You self identified as western guy, but then excluded yourself from that group when discussing that groups supposed susceptibility.

    As I noted, whether or not you think you are, or indeed are, it certainly no wonder some people think you give off that vibe.

  • wangkon936

    I don’t know what to tell ya buddy. Maybe it’s kind of like an Irishman who had Irish parents but was born and grew up in England. In many issues, he thinks like an Englishman, particularly in international issues, but in other ways, particularly the complex history between the two peoples, he thinks more like an Irishman. Rinse repeat for Welsh and Scotsman.

  • Bob Bobbs

    Don’t lump me in with Mr. Black.

  • Bob Bobbs

    Fine. You’re American. That makes you more likely to sexually abuse children. Perhaps. Welcome to the club.

  • Bob Bobbs

    Censor, censor.

  • aligner

    No luck there. Our Moderator and Chief approves of slander depending on the direction it has been aimed. In fact, he gave that comment the thumbs up!

  • Bob Bobbs

    If you have never lived in Korea, your opinion is ‘of minimal value.’ Perhaps.

  • DC Musicfreak

    Avoid getting hung up on the semantics of “prone” or “vulnerable” — it’s the idea that you are (perhaps unwittingly) conveying that comes off as bizarre: the notion that a normal young teacher, once placed in a classroom full of kids, will somehow helplessly succumb to pedophile urges or engages in a crime of opportunity This is not how things work, if you follow up the known cases. Maybe it’s your word choices rather than your intent.

  • rowan

    The problem with assuming that they are getting “very little out of it” this is based on your own utility function, which cannot accurately be applied to others. Obviously they are getting at least as much benefit/utility as what they would get if they spent the same money on an alternative.

    I agree with your last point about leaving if you don’t like it though.

  • aligner

    Dear readers,

    Please be informed that above comment was edited not once but twice within the last hour after my Moderator and Chief comment, and that Wangkon and two other approvals briefly disappeared, only to return with one more brethren approval after the final edit.

    Please draw your own conclusion on what this could mean.

    Thank you.

  • aligner

    Dear readers,

    Please be informed that above comment was edited and Wangkon’s approval and two others disppeared after my Moderator and Chief comment.

  • MikeinGyeonggi

    Are you asking us to please understand your unique culture when it comes to dealing with sex offenders?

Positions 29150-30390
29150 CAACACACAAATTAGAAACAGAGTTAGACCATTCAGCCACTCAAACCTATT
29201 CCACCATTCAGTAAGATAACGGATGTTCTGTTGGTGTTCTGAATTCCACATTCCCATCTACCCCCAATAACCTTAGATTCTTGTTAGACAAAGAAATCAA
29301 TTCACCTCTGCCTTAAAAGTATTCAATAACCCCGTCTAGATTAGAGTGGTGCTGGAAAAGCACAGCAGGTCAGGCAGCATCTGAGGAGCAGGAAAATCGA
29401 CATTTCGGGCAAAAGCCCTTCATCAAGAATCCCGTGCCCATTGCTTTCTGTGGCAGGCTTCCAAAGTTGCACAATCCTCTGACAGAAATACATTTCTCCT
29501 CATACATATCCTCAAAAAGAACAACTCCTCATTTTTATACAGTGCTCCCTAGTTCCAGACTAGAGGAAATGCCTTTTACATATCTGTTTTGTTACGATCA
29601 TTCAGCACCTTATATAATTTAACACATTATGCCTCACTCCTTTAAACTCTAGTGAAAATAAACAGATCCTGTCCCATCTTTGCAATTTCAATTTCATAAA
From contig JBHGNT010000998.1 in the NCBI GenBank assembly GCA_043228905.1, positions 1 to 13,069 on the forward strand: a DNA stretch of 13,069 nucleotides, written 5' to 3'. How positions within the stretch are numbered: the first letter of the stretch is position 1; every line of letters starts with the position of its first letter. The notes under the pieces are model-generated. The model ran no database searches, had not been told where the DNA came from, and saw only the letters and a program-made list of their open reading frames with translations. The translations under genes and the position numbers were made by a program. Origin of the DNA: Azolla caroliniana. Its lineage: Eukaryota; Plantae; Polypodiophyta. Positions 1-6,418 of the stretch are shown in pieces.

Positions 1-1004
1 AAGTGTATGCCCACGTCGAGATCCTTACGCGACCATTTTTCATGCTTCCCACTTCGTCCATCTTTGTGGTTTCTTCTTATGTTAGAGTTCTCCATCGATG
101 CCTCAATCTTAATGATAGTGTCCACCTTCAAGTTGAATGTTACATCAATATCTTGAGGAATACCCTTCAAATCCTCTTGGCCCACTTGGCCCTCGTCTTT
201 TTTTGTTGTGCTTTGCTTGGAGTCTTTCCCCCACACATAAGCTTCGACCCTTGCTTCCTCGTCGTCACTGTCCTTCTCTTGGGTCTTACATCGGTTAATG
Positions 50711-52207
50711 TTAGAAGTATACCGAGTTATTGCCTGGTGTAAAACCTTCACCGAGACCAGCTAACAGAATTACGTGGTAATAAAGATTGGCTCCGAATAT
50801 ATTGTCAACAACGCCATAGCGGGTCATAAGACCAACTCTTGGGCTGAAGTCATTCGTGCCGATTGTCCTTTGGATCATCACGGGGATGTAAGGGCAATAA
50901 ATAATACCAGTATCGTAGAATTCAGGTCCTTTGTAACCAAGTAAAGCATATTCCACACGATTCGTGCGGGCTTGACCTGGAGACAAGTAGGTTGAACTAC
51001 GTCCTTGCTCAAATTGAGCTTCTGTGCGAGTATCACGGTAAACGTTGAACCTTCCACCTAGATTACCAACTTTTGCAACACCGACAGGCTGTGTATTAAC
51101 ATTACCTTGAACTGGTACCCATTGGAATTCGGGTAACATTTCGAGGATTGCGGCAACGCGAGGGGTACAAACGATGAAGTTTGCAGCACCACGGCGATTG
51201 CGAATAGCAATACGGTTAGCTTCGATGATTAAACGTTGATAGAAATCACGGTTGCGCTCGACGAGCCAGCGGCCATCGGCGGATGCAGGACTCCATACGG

• wangkon936

    I wonder if you can say or read one intelligible sentence in Korean. I wonder.

  • wangkon936

    Is that something to consider funny or shameful for the English teaching community?

  • wangkon936

    But no denial or rejection of it either.

  • bumfromkorea

    지인한테 써달라고 부탁하는 시간은 주셔야지. :D

  • wangkon936

    빨리! 구글 투란수래투 누르!

  • wangkon936

    아, 외국인. 구글 투란수래투 누르바. 빨리!

  • wangkon936

    괜찬느. 그런거 필요없는대. 금마으.

  • Bob Bobbs

    Wonder away, little man.

  • wangkon936

    As an amateur economist I interpret the inability to “leave if you don’t like it” thusly. It me, if you stay, but you don’t like it then it means that you can’t get a job that pays better back home because you don’t have the skills. It’s like keeping a job you hate back home. You still go to work and do the job, even if you hate it, because you don’t have a better alternative because you lack the qualifications to get that better job.

  • rowan

    agree with your point- we always maximise our utility within the available options. What you are discussing now however is the supply side, and it is the demand side (benefit/utility gained from ‘consuming’ the English teaching) that we have been discussing.

  • Arghaeri

    Please enlighten me as to how the English teaching community is responsible for your woeful ignorance.

  • chooNryusk

    Bait and Switch virtuoso!

  • chooNryusk

    Just because the weak doesn’t have power and didn’t and still don’t win against powerful Korean rapists doesn’t mean it doesn’t have an effect on society or that it isn’t discussed within family, friends, local representatives, politicians. You sound like Koreans who tell me they don’t like and/or talk about politics.

  • chooNryusk

    What does Wilt have to do with anything? Like Asians don’t brag about the number of women they screw? Didn’t anyone “chuckle” at him? Of course not! Given his size, half of Wilt’s number is pretty good don’t you think? Cecil Chao, shipping tycoon at 77 who has never been married says he slept with 10,000 women,
    http://www.independent.co.uk/news/business/news/hong-hong-tycoon-withdraws-marriage-bounty-for-lesbian-daughter-9098574.html

  • chooNryusk

    Ummm, you were most recently VERY quick to ignore the 3) cultural aspect and jump to race. I’ll link to it in a moment.

  • chooNryusk
  • Arghaeri

    LOL, you really are incapable aren’t you!!!

  • Arghaeri

    Well yes I guess you must be very confused what with assimilating the centuries upon centuries of years of complex border warfare, cross border invasions, social upheaval, numerous languages and interbreeding between Korea and the US.!!!!!!